on around 5 pm local time. There is
always more activity on the bands when people get home from work and sit down at their rigs. If you try to time your activity around the gray line this helps a great deal.
You can also listen for your signals on the reverse beacon network, see which stations are receiving you, and point your beam in their direction. The time of year is also a factor; I think winter months, when QRN levels are lower, are better for QRPp.
I can’t wait to see what the winter months bring to improve conditions. All this helps, but time and determination are what pays off.
QRPp is not easy, but it can be done. A lot of hams do QRPp with attic antennas–talk about a challenge.
To get to QRPp power levels with my Rockmites I drop the voltage to 9V–RF output will be 3 mW, add an attenuator to the antenna line to drop power output to 1 mW.
I built each Rockmite breadboard style on its own finished board. This way each transceiver can be used individually. The complete setup is built to hold the WM2 wattmeter, the Rockmites, and the Bencher paddle, as seen in the photo.
When I started this project I bought all my Rockmites from Dave Benson, K1SWL, at Small Wonder Labs. Dave was always helpful and did his best to make things work for your build. He has now retired and is no longer kitting. Small Wonder Labs is shut down, but Dave stated he would keep the Web site open for a year.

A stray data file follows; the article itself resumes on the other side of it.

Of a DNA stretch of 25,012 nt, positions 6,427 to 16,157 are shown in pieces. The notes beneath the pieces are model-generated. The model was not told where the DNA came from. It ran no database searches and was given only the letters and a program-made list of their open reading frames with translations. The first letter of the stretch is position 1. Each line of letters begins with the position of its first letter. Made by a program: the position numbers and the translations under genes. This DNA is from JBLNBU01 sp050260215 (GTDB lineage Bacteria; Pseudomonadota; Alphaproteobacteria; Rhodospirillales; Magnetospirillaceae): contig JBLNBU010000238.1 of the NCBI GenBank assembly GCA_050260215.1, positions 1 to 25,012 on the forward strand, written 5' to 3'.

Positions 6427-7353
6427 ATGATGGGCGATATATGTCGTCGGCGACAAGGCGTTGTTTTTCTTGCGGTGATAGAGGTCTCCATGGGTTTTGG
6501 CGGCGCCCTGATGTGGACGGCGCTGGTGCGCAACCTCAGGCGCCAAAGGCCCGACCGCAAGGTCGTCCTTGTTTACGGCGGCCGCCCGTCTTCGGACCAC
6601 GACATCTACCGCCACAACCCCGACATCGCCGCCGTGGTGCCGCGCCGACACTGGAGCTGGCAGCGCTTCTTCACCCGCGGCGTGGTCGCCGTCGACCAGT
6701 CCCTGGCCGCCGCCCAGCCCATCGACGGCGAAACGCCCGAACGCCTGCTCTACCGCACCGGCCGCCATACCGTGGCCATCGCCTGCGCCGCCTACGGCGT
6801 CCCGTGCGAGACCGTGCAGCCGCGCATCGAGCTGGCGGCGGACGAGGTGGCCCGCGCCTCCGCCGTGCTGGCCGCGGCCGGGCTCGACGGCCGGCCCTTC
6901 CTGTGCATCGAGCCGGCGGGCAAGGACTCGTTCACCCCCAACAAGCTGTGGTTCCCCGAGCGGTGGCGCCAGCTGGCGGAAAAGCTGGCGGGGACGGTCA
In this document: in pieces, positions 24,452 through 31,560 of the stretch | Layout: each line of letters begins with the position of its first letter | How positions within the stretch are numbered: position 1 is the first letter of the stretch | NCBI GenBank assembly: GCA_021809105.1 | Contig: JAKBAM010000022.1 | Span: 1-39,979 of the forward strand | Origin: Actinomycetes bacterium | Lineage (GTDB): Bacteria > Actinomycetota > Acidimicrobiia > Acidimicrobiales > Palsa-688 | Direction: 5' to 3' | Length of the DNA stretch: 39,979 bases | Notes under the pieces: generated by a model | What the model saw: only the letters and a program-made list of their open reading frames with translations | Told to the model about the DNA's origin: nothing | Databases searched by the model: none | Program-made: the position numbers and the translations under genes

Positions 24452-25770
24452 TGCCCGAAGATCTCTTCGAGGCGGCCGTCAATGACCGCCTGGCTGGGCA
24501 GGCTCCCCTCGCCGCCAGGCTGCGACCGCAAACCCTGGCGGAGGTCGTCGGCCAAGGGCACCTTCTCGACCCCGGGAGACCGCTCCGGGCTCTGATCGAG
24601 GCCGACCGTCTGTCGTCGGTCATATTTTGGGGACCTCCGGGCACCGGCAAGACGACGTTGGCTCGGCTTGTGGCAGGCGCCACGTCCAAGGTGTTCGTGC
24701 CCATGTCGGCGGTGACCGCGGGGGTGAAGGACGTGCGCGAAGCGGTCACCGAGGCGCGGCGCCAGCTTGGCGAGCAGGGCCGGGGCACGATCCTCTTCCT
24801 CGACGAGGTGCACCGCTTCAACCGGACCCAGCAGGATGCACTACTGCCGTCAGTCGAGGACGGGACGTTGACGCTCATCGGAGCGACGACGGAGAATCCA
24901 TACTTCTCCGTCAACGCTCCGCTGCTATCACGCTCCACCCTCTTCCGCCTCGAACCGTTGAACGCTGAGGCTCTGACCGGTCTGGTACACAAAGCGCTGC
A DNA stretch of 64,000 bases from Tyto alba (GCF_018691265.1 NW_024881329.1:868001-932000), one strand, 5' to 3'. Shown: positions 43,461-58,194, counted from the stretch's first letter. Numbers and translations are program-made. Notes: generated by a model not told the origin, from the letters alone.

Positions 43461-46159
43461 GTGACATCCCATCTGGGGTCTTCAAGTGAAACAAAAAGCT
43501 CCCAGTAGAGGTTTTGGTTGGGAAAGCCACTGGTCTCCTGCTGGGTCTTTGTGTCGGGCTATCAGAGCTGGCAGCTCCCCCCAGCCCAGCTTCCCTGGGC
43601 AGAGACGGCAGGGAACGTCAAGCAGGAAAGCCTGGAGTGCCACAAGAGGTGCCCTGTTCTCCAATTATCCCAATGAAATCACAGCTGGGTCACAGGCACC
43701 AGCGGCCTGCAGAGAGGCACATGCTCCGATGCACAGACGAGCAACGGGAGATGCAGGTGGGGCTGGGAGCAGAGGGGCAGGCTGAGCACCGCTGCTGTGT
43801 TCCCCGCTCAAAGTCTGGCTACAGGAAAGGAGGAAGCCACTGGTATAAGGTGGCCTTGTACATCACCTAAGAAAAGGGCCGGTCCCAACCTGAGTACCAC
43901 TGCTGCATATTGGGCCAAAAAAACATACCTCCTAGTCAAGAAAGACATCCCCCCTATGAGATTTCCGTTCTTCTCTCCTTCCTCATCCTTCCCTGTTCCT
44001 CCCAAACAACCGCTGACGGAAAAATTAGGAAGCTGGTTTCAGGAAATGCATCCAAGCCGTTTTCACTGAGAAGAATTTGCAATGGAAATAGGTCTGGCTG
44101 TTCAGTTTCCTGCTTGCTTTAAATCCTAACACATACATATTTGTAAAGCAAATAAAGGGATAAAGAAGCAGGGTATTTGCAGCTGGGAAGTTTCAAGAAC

Thanks Dave for your help and devotion to the QRP community, I hope you have a long and enjoyable retirement.
Rex Harper of QRP ME, W1REX, worked a deal with Dave Benson to continue selling Rockmites.
I was having trouble with my 20-meter Rockmite and by chance found Chuck Carpenter, W5USJ, on the QRP-L reflector.
I sent him an e-mail telling him of my problem with the Rockmite 20; he replied, send it to me. Chuck has a thorough understanding of Rockmites. He can fix most we mess up. However, Chuck is retired and, at his discretion, accepts only a limited number of repairs. His fix-it prices are very reasonable. Thanks for your help, Chuck.
After finding out that Rex Harper of QRP-Me would continue the Rockmite line, I wanted to read the write-up on his Web page. I was surprised to find that Chuck Carpenter and Rex made changes to the Rockmite and changed the one surface mount component to an easy to solder chip. It seems the SM chip was troublesome for many hams. That’s why Chuck has the know-how to fix the little transceivers; he knows them like the back of his hand.